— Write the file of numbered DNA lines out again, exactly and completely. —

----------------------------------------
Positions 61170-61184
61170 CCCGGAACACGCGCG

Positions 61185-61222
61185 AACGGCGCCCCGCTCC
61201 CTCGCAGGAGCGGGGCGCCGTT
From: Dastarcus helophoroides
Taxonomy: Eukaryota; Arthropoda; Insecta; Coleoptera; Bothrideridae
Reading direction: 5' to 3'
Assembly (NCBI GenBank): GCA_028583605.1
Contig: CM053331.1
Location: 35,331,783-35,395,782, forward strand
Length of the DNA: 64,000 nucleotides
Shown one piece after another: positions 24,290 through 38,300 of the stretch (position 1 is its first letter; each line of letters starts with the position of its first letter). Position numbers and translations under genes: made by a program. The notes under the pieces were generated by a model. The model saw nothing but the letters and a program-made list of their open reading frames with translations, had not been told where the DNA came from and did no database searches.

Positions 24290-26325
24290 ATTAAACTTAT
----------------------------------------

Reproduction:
Positions 61170-61184
61170 CCCGGAACACGCGCG

Positions 61185-61222
61185 AACGGCGCCCCGCTCC
61201 CTCGCAGGAGCGGGGCGCCGTT
From: Dastarcus helophoroides
Taxonomy: Eukaryota; Arthropoda; Insecta; Coleoptera; Bothrideridae
Reading direction: 5' to 3'
Assembly (NCBI GenBank): GCA_028583605.1
Contig: CM053331.1
Location: 35,331,783-35,395,782, forward strand
Length of the DNA: 64,000 nucleotides
Shown one piece after another: positions 24,290 through 38,300 of the stretch (position 1 is its first letter; each line of letters starts with the position of its first letter). Position numbers and translations under genes: made by a program. The notes under the pieces were generated by a model. The model saw nothing but the letters and a program-made list of their open reading frames with translations, had not been told where the DNA came from and did no database searches.

Positions 24290-26325
24290 ATTAAACTTAT